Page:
The Cassini spacecraft continues to image terrain on Iapetus that is progressively eastward of the terrain it has previously seen illuminated by sunlight.
The region seen here was imaged in reflected light from Saturn at excellent resolution in the close flyby on New Year's Eve 2004 (see PIA06168).
This view looks toward the equator of Iapetus (1,468 kilometers, or 912 miles across) on the moon's Saturn-facing side. North is up and rotated 11 degrees to the right.
The image was taken in visible green light with the Cassini spacecraft narrow-angle camera on Nov. 27, 2006 at a distance of approximately 2 million kilometers (1.2 million miles) from Iapetus. Image scale is 12 kilometers (7 miles) per pixel.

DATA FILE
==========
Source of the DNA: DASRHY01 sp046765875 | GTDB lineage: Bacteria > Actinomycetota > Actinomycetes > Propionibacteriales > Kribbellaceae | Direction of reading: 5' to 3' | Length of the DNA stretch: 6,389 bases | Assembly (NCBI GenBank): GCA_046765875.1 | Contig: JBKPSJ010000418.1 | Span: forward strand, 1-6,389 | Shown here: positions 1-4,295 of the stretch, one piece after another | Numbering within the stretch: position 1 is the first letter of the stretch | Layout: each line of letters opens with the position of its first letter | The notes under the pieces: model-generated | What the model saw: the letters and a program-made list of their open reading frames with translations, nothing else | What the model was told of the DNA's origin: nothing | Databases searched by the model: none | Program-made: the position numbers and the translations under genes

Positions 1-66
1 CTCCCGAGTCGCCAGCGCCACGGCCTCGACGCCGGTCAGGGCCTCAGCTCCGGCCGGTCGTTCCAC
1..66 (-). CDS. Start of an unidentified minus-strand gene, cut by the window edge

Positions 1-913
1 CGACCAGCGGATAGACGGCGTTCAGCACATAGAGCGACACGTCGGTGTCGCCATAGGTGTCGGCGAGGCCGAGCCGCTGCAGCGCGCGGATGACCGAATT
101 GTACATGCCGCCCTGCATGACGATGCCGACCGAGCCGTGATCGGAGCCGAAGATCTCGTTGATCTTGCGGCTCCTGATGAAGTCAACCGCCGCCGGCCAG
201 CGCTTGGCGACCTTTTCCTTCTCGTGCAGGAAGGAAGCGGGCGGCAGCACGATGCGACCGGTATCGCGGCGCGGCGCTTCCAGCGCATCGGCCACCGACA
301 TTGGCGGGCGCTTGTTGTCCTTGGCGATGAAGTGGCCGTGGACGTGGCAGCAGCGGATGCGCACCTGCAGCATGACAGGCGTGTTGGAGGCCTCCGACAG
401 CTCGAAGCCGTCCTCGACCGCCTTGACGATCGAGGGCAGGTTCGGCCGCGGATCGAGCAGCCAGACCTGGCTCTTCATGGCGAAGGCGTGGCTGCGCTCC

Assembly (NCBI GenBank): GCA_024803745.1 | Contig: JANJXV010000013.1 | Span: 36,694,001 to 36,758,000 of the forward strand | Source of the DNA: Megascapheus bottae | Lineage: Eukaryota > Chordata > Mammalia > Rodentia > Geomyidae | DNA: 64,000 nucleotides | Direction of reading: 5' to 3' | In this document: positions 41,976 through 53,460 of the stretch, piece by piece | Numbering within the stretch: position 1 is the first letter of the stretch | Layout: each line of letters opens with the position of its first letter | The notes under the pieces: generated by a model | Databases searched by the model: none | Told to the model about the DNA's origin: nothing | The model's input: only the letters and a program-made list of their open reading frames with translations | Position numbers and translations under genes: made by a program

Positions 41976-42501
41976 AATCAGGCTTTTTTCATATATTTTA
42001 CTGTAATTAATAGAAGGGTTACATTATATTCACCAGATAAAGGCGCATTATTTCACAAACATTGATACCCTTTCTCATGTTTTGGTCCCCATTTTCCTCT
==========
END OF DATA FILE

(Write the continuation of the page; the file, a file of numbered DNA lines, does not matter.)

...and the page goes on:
The Cassini-Huygens mission is a cooperative project of NASA, the European Space Agency and the Italian Space Agency. The Jet Propulsion Laboratory, a division of the California Institute of Technology in Pasadena, manages the mission for NASA's Science Mission Directorate, Washington, D.C. The Cassini orbiter and its two onboard cameras were designed, developed and assembled at JPL. The imaging operations center is based at the Space Science Institute in Boulder, Colo.
For more information about the Cassini-Huygens mission visit http://saturn.jpl.nasa.gov/home/index.cfm. The Cassini imaging team homepage is at http://ciclops.org.